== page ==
What do you do after organizing one of the biggest concerts in history? And you’re barely into your 30s? This is what singer/guitarist Midge Ure had to wrestle with after Live Aid – and he’s reinvented himself in some interesting ways. Midge (a cute backwards version of his real name, “Jim”) Ure was having a pretty nice career in the ‘70s and ‘80s, playing in bands including Thin Lizzy, and later, fronting one of the more interesting groups of the time, Ultravox. In 1984, he was rehearsing with the band for a TV appearance, when he got a call at the studio from his friend, Bob Geldof. Geldof had just seen a disturbing news report on the Ethiopian famine. That phone conversation became the seed for Band Aid, the first charity “super group.”[amazon template=left aligned image&asin=B0002Z9HT8]
Ure sat at his kitchen table and worked out the melody to a single, “Do They Know It’s Christmas?” (Geldof wrote the lyrics). The record sold 3.7 million copies in the UK and remains the second highest-charting single in UK chart history. The accompanying video, featuring a variety of ’80s pop stars performing in the studio, soon inspired an even bigger effort: the dual Live Aid concerts.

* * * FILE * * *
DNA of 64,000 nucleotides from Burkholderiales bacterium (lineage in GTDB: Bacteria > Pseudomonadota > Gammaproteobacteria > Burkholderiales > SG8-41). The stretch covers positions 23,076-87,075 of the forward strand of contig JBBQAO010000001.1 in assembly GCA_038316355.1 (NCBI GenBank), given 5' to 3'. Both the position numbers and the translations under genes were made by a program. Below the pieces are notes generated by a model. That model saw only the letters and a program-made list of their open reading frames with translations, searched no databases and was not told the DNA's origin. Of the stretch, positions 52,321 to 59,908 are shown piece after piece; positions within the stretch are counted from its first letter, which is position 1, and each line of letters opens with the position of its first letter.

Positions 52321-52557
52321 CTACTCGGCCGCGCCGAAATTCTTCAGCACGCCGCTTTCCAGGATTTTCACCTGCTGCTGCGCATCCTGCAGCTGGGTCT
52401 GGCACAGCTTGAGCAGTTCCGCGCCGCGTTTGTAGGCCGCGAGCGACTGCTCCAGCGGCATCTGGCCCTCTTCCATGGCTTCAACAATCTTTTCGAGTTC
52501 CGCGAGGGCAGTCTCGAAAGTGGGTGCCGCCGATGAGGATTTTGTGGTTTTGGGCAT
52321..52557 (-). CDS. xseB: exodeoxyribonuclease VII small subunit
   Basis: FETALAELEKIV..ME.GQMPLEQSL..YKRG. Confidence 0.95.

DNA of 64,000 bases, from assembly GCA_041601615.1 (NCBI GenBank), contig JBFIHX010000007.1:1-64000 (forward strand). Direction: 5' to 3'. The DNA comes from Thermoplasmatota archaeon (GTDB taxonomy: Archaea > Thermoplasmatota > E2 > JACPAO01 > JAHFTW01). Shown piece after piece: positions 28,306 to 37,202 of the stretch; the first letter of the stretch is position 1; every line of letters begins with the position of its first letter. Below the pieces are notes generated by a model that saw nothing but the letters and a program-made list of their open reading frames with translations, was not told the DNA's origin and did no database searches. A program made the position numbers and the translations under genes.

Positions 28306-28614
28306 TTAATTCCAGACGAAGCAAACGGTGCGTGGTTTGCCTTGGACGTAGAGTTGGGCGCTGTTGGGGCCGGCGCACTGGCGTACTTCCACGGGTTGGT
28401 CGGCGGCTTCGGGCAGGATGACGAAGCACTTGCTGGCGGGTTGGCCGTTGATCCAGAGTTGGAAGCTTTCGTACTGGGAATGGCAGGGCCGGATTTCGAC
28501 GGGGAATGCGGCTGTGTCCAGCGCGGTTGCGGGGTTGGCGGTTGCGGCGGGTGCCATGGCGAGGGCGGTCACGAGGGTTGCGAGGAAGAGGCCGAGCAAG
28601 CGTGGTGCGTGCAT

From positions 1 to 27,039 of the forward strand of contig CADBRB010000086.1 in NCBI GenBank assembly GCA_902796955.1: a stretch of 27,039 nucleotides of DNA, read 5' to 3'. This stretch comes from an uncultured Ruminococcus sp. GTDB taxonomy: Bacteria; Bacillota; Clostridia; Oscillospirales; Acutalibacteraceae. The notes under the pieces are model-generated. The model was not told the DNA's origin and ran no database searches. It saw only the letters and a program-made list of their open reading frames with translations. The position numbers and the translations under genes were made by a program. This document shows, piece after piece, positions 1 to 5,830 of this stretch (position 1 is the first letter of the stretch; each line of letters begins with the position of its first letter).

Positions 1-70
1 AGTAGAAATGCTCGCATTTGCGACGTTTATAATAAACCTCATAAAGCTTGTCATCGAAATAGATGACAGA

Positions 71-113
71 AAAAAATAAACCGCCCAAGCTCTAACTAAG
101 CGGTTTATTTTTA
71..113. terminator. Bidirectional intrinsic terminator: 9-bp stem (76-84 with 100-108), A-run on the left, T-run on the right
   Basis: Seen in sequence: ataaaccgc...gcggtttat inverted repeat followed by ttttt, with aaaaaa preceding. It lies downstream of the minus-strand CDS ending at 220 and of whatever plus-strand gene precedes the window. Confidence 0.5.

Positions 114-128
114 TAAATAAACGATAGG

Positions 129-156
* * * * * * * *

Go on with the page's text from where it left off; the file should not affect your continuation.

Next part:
Geldof and Ure coordinated what they called a “global jukebox” on July 13, 1985, with dozens of artists performing in London and Philadelphia. Madonna, U2, Dire Straits, Queen, David Bowie, The Who, The Pretenders, the surviving members of Led Zeppelin…it was THE event of the 80s. Almost 2 billion people tuned in to the broadcast, and over $125 million was raised for famine relief.
But the time and toll Live Aid took on Ure created a rift with the rest of Ultravox – and he soon parted ways for a solo career. Not surprisingly, the comedown from that massive achievement and the subsequent loss of his band, required a big adjustment. But for a scrappy Scot who grew up in a one-bedroom flat with four other people, he managed the shift.[amazon template=right aligned image&asin=B015EW71KU]
Ure is still involved with Live Aid, as a trustee for the charity. He’s father to four girls and continues to perform regularly (recently doing shows with fellow ’80s artists Nick Heyward and Big Country). But like many people “of a certain age,” Ure has had to reinvent himself.
So he’s also a producer of both records and videos. He hosts a radio show. And perhaps most interestingly, he’s become a popular motivational speaker to businesses around the UK. Among the speech topics offered? “Achieving the Impossible” and “Making A Difference.” Apt subjects for an artist whose simple act of taking a phone call generated both.